This summer, postdoctoral researcher Lukas Kohl (ChemE) and undergraduate student Cynthia Jing (Year 2 EngSci) will be vacuuming strangers’ homes in northern Alberta. But they’re not necessarily there to clean — they are looking for evidence of long-term human health impacts arising from last summer’s devastating wildfire.
That fire, which raged through northern Alberta one year ago, is already estimated to be the most costly natural disaster in Canada’s history, destroying approximately 2,400 homes and forcing the evacuation of nearly 90,000 people. But according to Professor Arthur Chan (ChemE), the principal investigator on the project, the ash left behind by the fire can continue to affect people’s health long after the flames have gone out.
“Smoke and ash can contain a large number of different compounds, including organic compounds, heavy metals, black carbon and more,” says Chan. “Some of these are suspected to be carcinogens, or are linked to other negative health outcomes.”
Chan and his team use advanced analytical chemistry techniques to tease apart all the different components of the complex chemical mixtures, including fire ash. They can detect everything from heavy metals such as lead, a potential neurotoxin, to organic chemicals such as polycyclic aromatic hydrocarbons (PAHs), which have been associated with cancer.
In their current project — dubbed Fire Ash Characterization and Evaluation of Toxicity (FACET) — the team plans to collect house dust from dwellings in Fort McMurray, Alta. and other communities affected by the wildfire. While much of the outdoor ash has been either shipped away from town or immobilized by spraying it with a glue-like substance known as tackifier, ash that has found its way into homes is a different story.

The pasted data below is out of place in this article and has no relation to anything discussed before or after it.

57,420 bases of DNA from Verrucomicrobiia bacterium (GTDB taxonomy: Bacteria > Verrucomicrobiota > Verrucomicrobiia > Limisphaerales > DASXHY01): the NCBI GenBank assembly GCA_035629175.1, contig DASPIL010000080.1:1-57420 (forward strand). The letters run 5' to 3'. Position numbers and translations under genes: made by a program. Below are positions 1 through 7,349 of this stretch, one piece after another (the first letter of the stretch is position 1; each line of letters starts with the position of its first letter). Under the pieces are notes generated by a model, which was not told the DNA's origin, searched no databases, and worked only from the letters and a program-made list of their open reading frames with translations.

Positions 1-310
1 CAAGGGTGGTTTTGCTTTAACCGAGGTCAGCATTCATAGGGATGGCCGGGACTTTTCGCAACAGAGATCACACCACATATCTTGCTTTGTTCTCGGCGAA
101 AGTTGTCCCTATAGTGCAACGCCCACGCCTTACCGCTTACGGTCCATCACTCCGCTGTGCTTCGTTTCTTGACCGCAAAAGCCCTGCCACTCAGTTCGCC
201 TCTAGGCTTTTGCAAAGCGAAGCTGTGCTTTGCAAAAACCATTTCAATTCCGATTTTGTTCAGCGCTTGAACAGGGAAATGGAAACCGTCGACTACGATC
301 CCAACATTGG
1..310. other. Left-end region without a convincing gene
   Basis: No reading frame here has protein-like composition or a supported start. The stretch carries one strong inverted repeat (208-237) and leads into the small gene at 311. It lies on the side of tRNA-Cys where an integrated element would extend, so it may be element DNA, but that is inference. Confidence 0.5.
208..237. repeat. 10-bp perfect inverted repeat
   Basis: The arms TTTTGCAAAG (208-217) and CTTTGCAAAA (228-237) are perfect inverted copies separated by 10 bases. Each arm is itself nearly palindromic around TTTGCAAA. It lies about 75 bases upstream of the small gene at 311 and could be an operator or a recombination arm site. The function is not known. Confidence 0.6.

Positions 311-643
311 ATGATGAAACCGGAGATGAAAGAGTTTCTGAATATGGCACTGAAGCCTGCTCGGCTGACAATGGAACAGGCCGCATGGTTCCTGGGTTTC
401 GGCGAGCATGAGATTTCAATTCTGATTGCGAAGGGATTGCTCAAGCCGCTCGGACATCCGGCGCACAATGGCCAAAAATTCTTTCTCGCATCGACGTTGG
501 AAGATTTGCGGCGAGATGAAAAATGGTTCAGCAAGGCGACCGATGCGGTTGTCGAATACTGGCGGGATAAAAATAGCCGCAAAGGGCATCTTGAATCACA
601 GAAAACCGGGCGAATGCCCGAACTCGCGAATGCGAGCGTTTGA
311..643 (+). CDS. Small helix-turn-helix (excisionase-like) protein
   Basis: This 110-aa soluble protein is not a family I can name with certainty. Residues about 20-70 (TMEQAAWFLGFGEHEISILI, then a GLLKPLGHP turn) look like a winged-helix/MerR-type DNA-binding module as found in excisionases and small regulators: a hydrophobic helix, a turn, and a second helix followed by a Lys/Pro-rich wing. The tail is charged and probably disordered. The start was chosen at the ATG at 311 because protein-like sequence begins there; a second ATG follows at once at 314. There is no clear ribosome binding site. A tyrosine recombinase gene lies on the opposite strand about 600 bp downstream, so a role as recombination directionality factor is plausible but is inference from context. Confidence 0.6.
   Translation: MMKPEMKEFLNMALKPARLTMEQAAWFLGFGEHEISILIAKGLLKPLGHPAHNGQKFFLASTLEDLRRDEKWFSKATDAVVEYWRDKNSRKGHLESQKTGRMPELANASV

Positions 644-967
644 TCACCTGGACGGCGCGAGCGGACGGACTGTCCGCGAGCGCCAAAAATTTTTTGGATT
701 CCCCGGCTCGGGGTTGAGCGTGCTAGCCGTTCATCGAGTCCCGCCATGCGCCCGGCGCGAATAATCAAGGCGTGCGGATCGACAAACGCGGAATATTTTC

“This is the ash that is closest to people’s bodies, and because we spend most of our time indoors, it would have the biggest impact on people’s health,” says Kohl. “Indoor pollution is not well understood, so in a way this is a new perspective on forest fires.”
Kohl and Jing will use a modified vacuum cleaner that collects dust in two small vials in the head of the device, before it has reached the mechanical components. They can also take samples by wiping surfaces with a wet, disposable cloth.
“We want to make sure we sample a variety of locations within the house,” says Kohl. “For example, we want to have one space that people clean often, like a living room, and one space that is not frequented, like an attic, where it is most likely we will find old dust that contains a lot of fire ashes.”
Initially, the team was concerned about the challenge of arranging house visits. “When we’re sitting in Toronto, and it can be hard to reach out to people who live hundreds of kilometres away,” says Kohl. But the response so far has been very positive.
“We have reached out to Facebook groups used by people in Fort McMurray, as well as local media,” says Jing. “Within two days, we already had more than 60 interested people contacting us about the study.”
For each home, the team plans to make three visits — one in the summer, one in the fall and one in the winter — in order to minimize anomalies and compare any changes in hazard levels over time.
“Of course, our hope is that we won’t find anything,” says Chan. “But if we do, we can inform people of their risk, and suggest adjustments to their cleaning habits. We want to understand the impacts before people start to suffer from them, and provide guidelines to minimize exposure.”